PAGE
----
Developing for Japan from China: an interview with the makers of Gem Wizard
December 16, 2013
Games in Asia

Games in Asia:

Every day, Asian game companies release new games for iOS and Android into the market. Getting your game noticed and ranked becomes more challenging each day. I sat down with Samson Mow, who is the CEO and co-founder of Pixelmatic (a mobile app developer based in Shanghai that has released its debut game in the Japanese market). Mow comes from Canada but prior to founding his company, he worked for Ubisoft China in Chengdu and Shanghai. He just recently launched Gem Wizard in Japan and we wanted to have a short chat with him about the experience of being a mobile game developer in Asia.

FY: So what’s your game about?

SM: Gem Wizard is a match-3 game centered on “gem popping” blitz gameplay in 60 second rounds. Gem Wizard blends match-3 with traditional RPG item collection and crafting to give players a deeper experience. The setting is in a fantasy world of wizardry where players collect gems and magic weapons to help them master gem magic. Players can compete with their friends in a weekly battle tournament and also help each other by sending gifts.

FY: Who is the target of your game?

Gem Wizard is a casual-core title that appeals to people that love the match-3 genre and want something with a bit more depth. I believe match-3 skills are transferable, just like the skillset players hone in RTS or MOBA games, and that players who’ve reached a certain level of mastery in match-3 games will want to play more of them. It’s similar to how RTS players will keep on sticking to RTS games instead of jumping to FPS.

FY: Why as a Chinese based company did you release in Japan first?

There were two main reasons for launching in Japan first. Japan is the most mature gaming market in the world with very high expectations from players, so it’s a big bonus to launch in Japan and get local player feedback which we can iterate upon. The other reason is that Gem Wizard is not your typical casual game; it has some complex elements drawn from traditional core games such as item combining and upgrading. However, players in Japan are well familiarized with those kinds of systems in card battlers and games like Puzzle & Dragons.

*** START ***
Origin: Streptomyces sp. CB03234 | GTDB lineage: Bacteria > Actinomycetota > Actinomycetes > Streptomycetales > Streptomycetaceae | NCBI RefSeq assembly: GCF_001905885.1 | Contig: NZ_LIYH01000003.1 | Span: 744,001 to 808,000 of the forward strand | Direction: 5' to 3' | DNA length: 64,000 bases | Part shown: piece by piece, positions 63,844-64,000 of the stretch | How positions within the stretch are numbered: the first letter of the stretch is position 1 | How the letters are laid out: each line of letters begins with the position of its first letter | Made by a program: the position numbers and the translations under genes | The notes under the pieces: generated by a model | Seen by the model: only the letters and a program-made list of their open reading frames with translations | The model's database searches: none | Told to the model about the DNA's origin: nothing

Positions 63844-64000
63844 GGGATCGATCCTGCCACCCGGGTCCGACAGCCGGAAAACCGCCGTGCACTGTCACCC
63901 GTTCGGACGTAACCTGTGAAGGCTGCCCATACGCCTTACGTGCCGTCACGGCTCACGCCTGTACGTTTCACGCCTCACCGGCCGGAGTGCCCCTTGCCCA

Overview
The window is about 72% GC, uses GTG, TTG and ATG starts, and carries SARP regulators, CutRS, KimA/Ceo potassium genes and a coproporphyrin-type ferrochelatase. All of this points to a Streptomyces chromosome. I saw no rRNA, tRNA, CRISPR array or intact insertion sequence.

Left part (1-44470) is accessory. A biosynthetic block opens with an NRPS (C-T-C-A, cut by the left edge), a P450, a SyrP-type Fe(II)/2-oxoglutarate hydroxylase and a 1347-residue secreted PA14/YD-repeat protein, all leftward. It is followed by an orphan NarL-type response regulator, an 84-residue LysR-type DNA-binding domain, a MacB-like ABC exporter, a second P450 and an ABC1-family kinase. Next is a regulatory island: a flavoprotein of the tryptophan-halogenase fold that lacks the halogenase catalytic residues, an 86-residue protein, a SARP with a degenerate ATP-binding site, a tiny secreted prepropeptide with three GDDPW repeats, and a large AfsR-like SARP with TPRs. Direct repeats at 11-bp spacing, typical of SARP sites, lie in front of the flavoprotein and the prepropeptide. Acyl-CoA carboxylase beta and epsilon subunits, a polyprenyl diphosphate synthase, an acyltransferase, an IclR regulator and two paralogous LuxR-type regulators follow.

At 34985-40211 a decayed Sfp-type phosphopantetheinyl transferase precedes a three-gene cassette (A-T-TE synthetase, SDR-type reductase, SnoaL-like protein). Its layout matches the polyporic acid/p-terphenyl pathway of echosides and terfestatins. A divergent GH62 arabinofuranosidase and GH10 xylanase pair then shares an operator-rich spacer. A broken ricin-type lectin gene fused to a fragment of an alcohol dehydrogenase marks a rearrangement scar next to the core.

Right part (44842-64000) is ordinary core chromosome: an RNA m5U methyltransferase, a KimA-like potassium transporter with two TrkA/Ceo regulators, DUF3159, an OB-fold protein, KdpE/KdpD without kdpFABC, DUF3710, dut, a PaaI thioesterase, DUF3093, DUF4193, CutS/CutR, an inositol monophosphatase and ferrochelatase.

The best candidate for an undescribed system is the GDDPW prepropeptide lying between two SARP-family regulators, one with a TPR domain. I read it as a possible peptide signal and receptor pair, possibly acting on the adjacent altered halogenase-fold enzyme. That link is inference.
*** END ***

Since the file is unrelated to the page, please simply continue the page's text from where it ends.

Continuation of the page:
FY: How did the launch go?

The launch went very well thanks to the support of 6waves and Mobage; 6waves did a great job of getting us coverage in the Japanese media. So far we’ve released one minor patch for some SDK updates, and have another one on the way with some balance adjustments to improve the crafting system.

FY: What games do you like?

Back in the day, I used to play StarCraft and Warcraft III semi-competitively, Unreal Tournament, and Lineage II. These days, I enjoy mobile games that can deliver deeper experiences on the go and preferably have a strong social element – currently I’m playing Gem Wizard, Clash of Clans, and Candy Crush Saga, while Kingdom Rush Frontiers on my to-do list.

FY: What’s challenging about being a developer?

For us, it’s finding the right people to join our team. We’re looking for a certain profile – someone that is very driven and devoted to doing quality work, has a T-shaped skill set, and is multilingual. That makes it harder for us to hire because we try to hit all three points.

FY: Biggest lessons learned?

Social mobile games are far more challenging to build than social web games; when I was with Ubisoft and produced The Smurfs & Co., it only took us 4 months to go from concept to launch. For mobile, there are a lot of systems you have to build in order to support the social experience, especially for cross platform games like Gem Wizard. On top of that, despite using Unity, there’s a great deal of native iOS and Android customization you end up having to handle in Objective-C and Java.

FY: Given resources and time, what kind of game would you like to build next and why?

If we had the resources, we’d like to go back to strategy games and create something closer to the mid-core side. Right now we’re concepting a 3D space combat strategy game with a directed narrative – so that means we give players directions and the story unfolds based on the outcome of how they fare in game. The scope is quite massive so we’re talking to some potential partners to see if we can make it happen. That aside, we have an interesting endless runner prototype that we want to explore further and bring to messaging platforms.

From: Francisco Yu